Thursday, July 6, 2017

Would Extraterrestrial Bacteria Be Dangerous To Humans?
















This nicely spells it out.  It was all fuzzy for me, yet also an obvious question that seemed not to be a problem but not understood. This clearly establishes why an alien presence was completely possible in the ancient past and why we do have alien bones to work with in the archeological record.


They will also never be chased away with the common cold.  

It also suggests that complete immunity to all forms of disease vectors is plausible and will likely happen sooner than imagined.   We did master AIDs.

. .

Would Extraterrestrial Bacteria Be Dangerous To Humans?

396 The Little Black Book of Billionaire Secrets


How deadly would a bacterium be to humans if it was brought from a completely different star system? originally appeared on Quora: the place to gain and share knowledge, empowering people to learn from others and better understand the world.

Answer by Drew Smith, Scientist, on Quora:

The chance that extraterrestrial bacteria would be deadly to humans is zero. Not just very, very small. Zero.

Pathogenesis requires intimacy. This intimacy is attained through millions of years of co-evolution. The need for intimacy is apparent when you look at how bacteria and viruses cause infections and disease.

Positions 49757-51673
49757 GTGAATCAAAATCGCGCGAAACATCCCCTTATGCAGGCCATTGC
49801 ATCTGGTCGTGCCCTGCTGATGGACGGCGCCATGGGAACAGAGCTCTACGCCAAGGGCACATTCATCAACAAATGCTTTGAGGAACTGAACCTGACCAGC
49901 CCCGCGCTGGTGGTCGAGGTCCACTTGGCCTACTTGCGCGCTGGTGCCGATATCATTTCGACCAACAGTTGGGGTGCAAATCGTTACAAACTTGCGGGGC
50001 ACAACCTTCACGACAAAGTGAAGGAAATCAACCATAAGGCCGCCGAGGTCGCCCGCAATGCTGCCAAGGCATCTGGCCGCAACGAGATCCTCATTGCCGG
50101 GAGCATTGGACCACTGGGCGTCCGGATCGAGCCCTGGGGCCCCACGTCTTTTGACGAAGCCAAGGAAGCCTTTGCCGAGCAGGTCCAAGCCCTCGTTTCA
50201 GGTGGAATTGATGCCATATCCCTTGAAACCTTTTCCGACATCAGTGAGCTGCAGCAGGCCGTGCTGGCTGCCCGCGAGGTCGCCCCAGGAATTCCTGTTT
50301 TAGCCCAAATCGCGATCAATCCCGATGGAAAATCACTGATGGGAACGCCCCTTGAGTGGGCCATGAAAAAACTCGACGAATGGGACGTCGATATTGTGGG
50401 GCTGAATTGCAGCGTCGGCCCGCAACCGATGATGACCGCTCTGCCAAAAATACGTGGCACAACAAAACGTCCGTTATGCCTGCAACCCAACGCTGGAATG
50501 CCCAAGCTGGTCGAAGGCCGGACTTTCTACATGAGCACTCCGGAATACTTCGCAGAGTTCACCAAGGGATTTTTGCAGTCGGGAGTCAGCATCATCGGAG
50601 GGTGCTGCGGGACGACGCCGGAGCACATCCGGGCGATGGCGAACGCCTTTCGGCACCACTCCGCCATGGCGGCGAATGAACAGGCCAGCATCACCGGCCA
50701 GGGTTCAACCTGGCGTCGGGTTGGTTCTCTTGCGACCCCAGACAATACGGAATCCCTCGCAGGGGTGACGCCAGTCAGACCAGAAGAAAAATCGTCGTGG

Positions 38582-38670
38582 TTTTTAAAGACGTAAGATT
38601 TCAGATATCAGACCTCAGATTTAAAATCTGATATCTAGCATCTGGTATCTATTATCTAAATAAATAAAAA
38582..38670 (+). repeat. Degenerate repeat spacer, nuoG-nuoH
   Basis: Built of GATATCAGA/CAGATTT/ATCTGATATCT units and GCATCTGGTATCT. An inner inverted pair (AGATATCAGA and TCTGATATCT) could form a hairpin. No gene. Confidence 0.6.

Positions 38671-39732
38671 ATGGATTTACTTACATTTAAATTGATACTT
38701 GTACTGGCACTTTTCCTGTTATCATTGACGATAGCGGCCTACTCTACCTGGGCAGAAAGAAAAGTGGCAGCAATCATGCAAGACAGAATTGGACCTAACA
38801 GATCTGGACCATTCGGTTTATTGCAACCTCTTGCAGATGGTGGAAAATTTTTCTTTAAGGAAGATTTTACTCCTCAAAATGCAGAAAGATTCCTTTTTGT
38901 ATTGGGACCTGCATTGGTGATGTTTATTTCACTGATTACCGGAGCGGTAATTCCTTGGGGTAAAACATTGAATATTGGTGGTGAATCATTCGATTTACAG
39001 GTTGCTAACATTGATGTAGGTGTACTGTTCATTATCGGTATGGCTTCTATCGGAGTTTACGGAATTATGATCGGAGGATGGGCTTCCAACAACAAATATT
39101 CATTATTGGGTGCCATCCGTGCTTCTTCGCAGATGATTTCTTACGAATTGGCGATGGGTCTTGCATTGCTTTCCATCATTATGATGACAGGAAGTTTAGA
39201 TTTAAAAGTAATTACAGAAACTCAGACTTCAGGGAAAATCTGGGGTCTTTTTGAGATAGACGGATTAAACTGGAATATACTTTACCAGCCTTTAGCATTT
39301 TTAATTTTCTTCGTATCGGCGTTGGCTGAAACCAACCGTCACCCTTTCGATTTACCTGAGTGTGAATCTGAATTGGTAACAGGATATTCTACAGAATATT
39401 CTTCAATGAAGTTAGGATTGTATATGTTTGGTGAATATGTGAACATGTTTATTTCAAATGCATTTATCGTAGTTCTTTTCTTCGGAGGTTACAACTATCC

Infection requires binding to a cell surface. Bacteria (and viruses) bind to human cells through proteins that recognize human proteins and carbohydrates. The structure of these human proteins and carbohydrates is, to a first approximation, arbitrary. There are an almost infinite number of permutations of them that could exist and work just fine. But only one does exist. The chance that an alien bacteria would have evolved to stick to that protein is infinitesimally small.
Even if this alien bacterium were able to stick to a cell surface, this alone would not establish an infection. Infecting bacteria secrete all kinds of toxins and virulence factors. These toxins and factors bind to specific human proteins. They block or modify their activity in ways that degrade cells and tissues, releasing nutrients that the bacteria can feed upon.
Again, the target proteins have fairly arbitrary structures. They are the result of billions of years of evolutionary history and their precise structure - and even their existence - is not at all predictable. The chance that an alien bacterium would have evolved toxins that precisely target them is infinitesimally small.
Pathogenicity is extremely rare on Earth. There are millions, perhaps billions, of species of bacteria. The number of potential human pathogens among them is very small, no more than a couple hundred. And only a couple dozen are able to infect otherwise healthy humans. These are bacteria that have been with us for millions of years, evolving as we evolve, becoming intimately familiar with our proteins, our cells, our immune systems.
This knowledge is stamped into their genomes; it is a diary of their long association with us. It is not a book that could be written in an alien language. Alien bacteria are no more likely to be human pathogens than intelligent aliens are likely to speak Urdu as their native tongue. It just isn’t possible.

No comments:

Gadget

This content is not yet available over encrypted connections.